It’s 2002, and I’m sitting at my desk in a corner of the newsroom. The place smells of old ink, stale coffee and burnt microwave popcorn. I don’t want to write anything today, and that’s a problem.
My job is to have an opinion, five days a week, boldly stated in 48-point type atop A2. I’d planned to write about the chronically poor test results of local students, but I find myself in a pickle: I don’t agree with anyone in this story. Each person I interviewed claims the problem lies solely with the other guy. It’s the only thing they can agree on. I’ve written this story too many times and not just about education.
I’d heard the same blame game for other big issues: job losses, business uncertainty, crumbling infrastructure, urban and rural land use, anti-racism, gender discrimination, Indigenous rights, and climate change. Different issues, same cast of characters, same results: deadlock, division and distrust.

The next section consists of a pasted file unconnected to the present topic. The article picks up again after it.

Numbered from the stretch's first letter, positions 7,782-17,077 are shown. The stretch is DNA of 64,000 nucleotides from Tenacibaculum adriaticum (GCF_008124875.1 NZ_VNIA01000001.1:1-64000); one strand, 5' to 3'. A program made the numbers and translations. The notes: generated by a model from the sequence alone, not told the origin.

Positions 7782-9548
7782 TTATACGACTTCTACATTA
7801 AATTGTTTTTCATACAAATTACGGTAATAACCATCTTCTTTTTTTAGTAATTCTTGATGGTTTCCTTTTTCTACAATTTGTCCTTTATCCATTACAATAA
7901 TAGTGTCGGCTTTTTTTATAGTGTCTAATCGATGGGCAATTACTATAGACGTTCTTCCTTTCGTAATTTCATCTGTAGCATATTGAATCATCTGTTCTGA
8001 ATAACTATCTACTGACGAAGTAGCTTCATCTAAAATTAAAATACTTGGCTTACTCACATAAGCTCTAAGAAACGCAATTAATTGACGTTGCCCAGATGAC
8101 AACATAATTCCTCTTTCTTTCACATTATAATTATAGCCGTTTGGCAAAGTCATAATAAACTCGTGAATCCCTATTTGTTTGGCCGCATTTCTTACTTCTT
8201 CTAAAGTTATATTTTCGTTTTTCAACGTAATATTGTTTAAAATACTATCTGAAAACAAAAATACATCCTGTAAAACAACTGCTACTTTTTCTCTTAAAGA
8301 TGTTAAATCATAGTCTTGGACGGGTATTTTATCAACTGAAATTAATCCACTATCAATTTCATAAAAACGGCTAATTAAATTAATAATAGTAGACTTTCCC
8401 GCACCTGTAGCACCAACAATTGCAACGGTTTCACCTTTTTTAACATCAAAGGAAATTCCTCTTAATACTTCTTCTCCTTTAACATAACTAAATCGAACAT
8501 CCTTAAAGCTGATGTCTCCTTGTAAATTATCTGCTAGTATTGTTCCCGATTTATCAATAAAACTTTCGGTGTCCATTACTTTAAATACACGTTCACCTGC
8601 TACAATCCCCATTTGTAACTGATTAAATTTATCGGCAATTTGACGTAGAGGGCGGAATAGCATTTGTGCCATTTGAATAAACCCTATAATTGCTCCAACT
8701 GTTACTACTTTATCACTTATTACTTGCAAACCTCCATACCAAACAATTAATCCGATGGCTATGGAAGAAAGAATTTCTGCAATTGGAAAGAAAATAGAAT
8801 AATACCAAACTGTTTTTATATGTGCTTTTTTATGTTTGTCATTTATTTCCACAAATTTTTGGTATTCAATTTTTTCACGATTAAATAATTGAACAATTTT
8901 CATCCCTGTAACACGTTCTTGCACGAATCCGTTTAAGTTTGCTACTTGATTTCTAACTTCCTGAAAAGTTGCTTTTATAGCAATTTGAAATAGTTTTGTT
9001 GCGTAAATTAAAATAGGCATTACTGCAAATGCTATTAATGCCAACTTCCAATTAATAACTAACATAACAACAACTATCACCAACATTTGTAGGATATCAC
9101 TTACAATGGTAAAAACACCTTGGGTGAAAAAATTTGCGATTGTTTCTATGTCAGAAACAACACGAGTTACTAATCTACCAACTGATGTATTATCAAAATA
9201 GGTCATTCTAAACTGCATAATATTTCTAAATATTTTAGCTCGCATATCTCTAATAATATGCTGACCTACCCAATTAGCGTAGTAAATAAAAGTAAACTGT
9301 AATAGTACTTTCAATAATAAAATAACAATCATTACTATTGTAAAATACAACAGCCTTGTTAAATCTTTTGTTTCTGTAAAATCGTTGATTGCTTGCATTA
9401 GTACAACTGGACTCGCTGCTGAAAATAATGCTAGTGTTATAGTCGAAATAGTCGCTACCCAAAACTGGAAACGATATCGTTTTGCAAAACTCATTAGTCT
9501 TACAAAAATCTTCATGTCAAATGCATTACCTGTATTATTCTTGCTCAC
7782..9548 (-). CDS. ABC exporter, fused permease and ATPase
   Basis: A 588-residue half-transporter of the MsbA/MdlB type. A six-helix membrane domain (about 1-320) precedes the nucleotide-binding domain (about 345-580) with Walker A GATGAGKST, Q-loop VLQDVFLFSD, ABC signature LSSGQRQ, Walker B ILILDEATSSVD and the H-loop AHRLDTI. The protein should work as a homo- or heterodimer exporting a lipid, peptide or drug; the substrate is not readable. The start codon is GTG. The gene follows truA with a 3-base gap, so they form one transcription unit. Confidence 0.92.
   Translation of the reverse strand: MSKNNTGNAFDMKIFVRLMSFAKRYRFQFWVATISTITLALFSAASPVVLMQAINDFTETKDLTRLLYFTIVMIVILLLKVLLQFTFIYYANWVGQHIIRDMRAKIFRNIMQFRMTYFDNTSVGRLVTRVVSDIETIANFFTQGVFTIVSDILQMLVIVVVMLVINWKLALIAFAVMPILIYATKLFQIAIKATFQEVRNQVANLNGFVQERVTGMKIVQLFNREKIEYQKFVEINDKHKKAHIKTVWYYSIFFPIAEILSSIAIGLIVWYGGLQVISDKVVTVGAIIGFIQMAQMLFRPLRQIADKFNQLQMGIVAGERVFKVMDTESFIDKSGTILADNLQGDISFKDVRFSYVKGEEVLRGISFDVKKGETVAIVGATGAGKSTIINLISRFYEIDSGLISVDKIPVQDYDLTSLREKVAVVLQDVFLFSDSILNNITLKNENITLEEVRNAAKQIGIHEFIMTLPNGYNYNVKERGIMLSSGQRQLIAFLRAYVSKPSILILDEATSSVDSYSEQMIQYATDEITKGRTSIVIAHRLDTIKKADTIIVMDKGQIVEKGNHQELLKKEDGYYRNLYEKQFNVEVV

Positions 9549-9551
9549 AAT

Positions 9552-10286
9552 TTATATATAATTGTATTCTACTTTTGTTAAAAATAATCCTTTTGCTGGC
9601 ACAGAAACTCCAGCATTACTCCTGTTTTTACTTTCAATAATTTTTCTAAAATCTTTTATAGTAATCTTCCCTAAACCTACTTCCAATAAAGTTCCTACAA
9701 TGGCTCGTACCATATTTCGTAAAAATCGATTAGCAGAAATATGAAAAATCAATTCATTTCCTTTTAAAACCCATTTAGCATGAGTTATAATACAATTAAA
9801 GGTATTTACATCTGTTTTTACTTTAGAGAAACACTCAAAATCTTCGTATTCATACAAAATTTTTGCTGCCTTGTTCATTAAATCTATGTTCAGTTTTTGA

There has to be a better way I thought, so I set out to find it.
Over the past two decades, I’ve interviewed hundreds of people, stood behind barricades and in front of boardroom tables, been put in my place and under the spotlight. I’ve created award-winning programs, wrote a best-seller, wiped some tears and shared some laughs, all in service to uncovering stories that bring a diversity of people and perspectives together to explore complicated, contentious and controversial issues, otherwise known as wicked problems.
I’ve written for a bunch of publications, been a guest speaker on radio and TV, won a few awards, and these days I’m deeply involved in the ‘business as a force for good movement’, as a certified BCorp and as the co-lead of We The Change, the BCorp women CEO and executive leaders group.
I grew up near the shores of Lake Ontario and now live 10 minutes from the Atlantic Ocean with my husband, daughter and our 66-pound mutt Wesley. Be forewarned if you come to visit, he’s a hugger.
Are you ready to take charge of your Wicked Ideas?